Bolt from LiveRail brings Facebook back from ‘dead’

By July 11, 2014 No Comments

You’d be forgiven for thinking Dr Frankenstein had a quota to fill the number of times a year people say Facebook is dead before it’s magically reanimated. And yet a new acquisition repositions the world’s most popular social network as the go-to place for video content marketing.

Facebook’s user base currently approaches 1 billion. And despite losing a few friends lately – over an algorithm change that badly affected brands’ reach on the platform, and a dubious study into user mood (which would have been scientifically quite interesting had its participants known about it) – it seems that for the time being brand engagement on Facebook is back on the up, so says a recent report by social media analyst Socialbakers.

Quality driving social engagement

Socialbakers reckons the quality of branded content on people’s News Feeds is driving the upward trend in engagement. In other words, companies realise just how effective good content marketing can be if you can give your audience something of real value.

Facebook’s desire to amplify that in as many ways possible is no doubt the reason why everyone’s favourite social site has shelled out a reported $500m for LiveRail.

LiveRail is primarily an online video advertising platform, connecting publishers with advertisers. It employs a similar system to online banner ads, where real-time bidding exchanges take microseconds to sell the ad space.

LiveRail’s impressive client list suggests a lot of money is being put towards producing online video content, which may well be taking bigger and bigger bites out of TV ad budgets. Indeed, we’re already seeing much shorter TV ads point the audience in the direction of an accompanying YouTube campaign. Just look at Nike’s tantalising World Cup campaign.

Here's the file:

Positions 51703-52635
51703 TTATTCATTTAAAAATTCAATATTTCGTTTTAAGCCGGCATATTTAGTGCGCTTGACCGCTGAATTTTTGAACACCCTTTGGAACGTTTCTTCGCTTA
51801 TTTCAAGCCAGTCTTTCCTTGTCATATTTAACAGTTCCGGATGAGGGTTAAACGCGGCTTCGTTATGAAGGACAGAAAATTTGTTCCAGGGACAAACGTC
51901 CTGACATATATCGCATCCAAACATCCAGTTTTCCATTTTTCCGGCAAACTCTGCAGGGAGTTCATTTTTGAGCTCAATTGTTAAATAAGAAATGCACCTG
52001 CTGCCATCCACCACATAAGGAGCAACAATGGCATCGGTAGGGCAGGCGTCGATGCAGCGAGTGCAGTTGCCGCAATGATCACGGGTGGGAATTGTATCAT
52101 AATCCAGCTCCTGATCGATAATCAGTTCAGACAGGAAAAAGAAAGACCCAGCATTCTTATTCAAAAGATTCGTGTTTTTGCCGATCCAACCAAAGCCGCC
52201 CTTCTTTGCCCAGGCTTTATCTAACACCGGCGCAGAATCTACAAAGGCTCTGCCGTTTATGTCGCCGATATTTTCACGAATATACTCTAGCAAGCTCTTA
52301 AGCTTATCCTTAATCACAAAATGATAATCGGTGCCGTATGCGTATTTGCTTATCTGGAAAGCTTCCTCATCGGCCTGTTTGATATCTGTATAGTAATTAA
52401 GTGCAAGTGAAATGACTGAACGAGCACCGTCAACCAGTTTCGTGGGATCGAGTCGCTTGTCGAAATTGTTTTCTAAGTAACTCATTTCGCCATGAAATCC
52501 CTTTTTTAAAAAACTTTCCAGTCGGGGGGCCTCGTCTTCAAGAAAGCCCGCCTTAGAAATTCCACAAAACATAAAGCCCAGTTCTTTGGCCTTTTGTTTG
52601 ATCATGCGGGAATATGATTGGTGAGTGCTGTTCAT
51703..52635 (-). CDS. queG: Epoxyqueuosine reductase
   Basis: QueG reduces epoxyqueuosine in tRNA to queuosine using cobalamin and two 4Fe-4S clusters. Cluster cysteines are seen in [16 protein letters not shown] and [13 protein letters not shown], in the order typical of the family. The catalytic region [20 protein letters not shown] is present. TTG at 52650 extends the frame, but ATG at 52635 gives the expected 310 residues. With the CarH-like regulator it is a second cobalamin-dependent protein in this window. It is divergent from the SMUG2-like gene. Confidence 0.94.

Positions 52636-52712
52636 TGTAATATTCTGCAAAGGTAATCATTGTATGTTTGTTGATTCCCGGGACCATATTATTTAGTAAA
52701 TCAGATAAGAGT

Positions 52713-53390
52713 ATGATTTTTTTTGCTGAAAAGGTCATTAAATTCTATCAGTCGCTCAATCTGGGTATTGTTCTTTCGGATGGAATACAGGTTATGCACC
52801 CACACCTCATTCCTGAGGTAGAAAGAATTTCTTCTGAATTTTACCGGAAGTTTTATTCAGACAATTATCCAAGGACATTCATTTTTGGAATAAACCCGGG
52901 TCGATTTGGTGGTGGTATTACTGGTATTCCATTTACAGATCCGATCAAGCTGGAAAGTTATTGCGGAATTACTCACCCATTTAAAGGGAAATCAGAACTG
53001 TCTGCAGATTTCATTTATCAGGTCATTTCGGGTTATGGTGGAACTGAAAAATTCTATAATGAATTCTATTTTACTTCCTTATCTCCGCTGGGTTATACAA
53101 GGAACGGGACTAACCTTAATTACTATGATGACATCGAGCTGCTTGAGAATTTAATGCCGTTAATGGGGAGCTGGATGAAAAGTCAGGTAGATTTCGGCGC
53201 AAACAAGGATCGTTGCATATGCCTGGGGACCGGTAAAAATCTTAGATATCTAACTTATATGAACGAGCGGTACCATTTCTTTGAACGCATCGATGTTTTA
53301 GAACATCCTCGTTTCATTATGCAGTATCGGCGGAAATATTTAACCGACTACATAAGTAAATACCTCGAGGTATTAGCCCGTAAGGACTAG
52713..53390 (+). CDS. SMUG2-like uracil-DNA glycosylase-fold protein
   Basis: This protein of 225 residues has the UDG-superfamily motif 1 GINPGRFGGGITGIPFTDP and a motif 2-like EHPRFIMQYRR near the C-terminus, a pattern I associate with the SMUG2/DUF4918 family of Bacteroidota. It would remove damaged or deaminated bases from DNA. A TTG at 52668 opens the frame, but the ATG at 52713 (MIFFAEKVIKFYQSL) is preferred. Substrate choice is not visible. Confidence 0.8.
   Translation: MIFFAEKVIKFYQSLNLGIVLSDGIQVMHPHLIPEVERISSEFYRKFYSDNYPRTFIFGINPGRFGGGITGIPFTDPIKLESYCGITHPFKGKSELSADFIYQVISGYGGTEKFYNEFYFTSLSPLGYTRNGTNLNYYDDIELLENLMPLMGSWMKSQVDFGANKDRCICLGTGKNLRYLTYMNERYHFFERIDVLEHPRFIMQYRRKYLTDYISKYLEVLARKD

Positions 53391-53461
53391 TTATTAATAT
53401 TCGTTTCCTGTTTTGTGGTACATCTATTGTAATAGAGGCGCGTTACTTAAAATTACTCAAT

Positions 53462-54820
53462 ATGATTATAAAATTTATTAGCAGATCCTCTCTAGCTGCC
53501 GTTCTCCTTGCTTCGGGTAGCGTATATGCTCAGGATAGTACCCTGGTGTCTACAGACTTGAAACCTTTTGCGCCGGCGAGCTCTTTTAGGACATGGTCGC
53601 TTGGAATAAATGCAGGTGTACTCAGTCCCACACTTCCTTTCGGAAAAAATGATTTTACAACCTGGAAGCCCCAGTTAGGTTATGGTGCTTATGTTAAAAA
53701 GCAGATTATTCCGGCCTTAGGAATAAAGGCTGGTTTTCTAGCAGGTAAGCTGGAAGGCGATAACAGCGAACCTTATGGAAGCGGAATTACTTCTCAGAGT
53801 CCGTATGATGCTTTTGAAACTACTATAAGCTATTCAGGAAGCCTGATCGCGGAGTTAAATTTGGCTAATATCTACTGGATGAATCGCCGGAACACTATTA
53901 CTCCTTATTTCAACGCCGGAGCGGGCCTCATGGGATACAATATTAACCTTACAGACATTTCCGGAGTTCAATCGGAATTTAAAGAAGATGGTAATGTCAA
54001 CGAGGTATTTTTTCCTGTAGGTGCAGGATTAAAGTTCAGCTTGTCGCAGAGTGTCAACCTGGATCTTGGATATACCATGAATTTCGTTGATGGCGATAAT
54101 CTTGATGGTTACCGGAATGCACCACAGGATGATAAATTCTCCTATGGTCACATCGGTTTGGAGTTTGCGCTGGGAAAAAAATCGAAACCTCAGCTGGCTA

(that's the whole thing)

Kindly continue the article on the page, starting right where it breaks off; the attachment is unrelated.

Facebook content markets itself

Facebook intends to make a mutual swap of the two companies’ combined targeting powers and capabilities with big data. As such, the knock-on effect in content marketing terms could be significant, not least through content amplification using strategic paid promotion.

Moreover, the acquisition in itself serves as somewhat of a content marketing move by Facebook, amplified of course by its publicity and a sizable price tag.

The face of video

The deal positions Facebook as the place-to-be to host video content. In turn this should help to soften opinion on Facebook’s historically unpopular ad policy – certainly one factor that leads many to claim that Facebook is perennially on its last legs – as users are promised video ads that are more directly relevant to them. This may not be the social utopia purists would hope for, but I’d rather that than being bombarded by adverts for nappies. I haven’t used those for a good few years now.

For brands to be seen on Facebook and sustain their level of engagement with users, companies must produce a higher level of quality content, not just to compete for attention but also to compensate for the algorithm changes. Content marketing amplification is useless without quality content to amplify.

Now, given LiveRail’s significantly increased powers and organic reach in both video hosting and video targeting, Facebook could draw the creatives – both the professionals and the hobbyists – back to its shores with a renewed and reanimated impetus. 

Incidentally, Southerly is particularly interested in the ‘LiveRail effect’ on Facebook content marketing because we’re launching our new series of video blogs soon – watch this space.

How Facebook decides to implement LiveRail’s capabilities remains to be seen. But with a monumental deal to acquire WhatsApp earlier this year, and with Instagram’s short-form video hosting putting the company directly in Vine’s firing line, Facebook makes it patently clear to everyone that it is diversifying the platform, staying down with the kids and updating its status as the biggest player in social media marketing. The big friendly monster just got another bolt through its neck.

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